The Trump administration is planning one of the biggest changes to Medicare in decades.
The draft rule would effectively bring socialist drug price controls to the United States. The change would threaten patients’ health and discourage companies from funding experimental treatments for deadly diseases.
The rule impacts Medicare Part B, which covers drugs administered via shots and IV drips in hospitals and doctors’ offices. Most cancer treatments, for instance, are covered through Part B.
Part B drugs cost more in America than in countries like Canada and the United Kingdom, which impose strict price controls on prescription drugs. If bureaucratic agencies – such as Canada’s Patented Medicine Prices Review Board – deem a drug too expensive, they refuse to cover it.
Apparently, the Trump administration thinks these countries have the right idea. Officials believe that tying Medicare reimbursements to the average prices paid for drugs in a handful of foreign countries, where price controls are common, would reduce Part B drug spending.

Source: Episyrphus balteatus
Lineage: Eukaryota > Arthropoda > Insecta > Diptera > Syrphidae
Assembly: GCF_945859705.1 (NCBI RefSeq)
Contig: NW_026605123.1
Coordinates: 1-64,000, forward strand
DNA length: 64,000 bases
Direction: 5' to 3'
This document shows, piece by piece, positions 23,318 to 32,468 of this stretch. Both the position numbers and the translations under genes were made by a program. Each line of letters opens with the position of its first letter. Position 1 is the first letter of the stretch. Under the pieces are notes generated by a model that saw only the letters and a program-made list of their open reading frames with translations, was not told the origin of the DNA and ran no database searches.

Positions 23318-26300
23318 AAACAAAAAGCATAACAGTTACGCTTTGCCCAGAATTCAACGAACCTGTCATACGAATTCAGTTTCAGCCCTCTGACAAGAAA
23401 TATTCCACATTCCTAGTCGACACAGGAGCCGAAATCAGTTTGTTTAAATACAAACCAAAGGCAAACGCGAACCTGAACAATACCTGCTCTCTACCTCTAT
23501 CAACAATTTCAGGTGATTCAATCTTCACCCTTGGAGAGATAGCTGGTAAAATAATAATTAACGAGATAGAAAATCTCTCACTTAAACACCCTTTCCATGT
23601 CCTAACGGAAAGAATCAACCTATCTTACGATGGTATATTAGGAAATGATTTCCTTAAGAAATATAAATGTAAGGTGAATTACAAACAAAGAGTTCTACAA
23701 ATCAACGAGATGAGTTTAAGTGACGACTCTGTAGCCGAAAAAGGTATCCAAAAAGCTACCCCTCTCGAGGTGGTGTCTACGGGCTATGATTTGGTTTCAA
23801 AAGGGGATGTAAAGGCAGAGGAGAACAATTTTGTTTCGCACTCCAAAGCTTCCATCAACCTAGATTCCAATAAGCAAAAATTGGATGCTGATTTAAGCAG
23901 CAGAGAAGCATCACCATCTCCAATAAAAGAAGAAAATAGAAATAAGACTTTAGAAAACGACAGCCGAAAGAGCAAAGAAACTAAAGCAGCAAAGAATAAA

Americans have little to gain and much to lose from statist price controls.
Drug development is risky. It can take decades and cost a staggering $2.9 billion to develop a new medicine. Most experimental drugs never even make it out of the lab. Manufacturers fund future research with the revenue from just a handful of successful products.
The rule would make drug development far less appealing. If the potential return on investment were capped, companies would have little reason to spend billions trying to develop new medicines.
History shows us what happens to drug development when price controls are employed. Europe was a hotbed of drug innovation in the 1970s, producing over half of all drugs worldwide. But European nations gradually ramped up price controls in the ensuing decades.
U.S. leaders resisted that temptation, which explains why America now attracts 75% of global biopharmaceutical venture capital investments and develops more than half of the world’s medicines, while Europe invents a mere third of drugs.
Price controls may yield some short-term savings, but they would cost patients dearly in the long run.
Sally C. Pipes is president and CEO at the Pacific Research Institute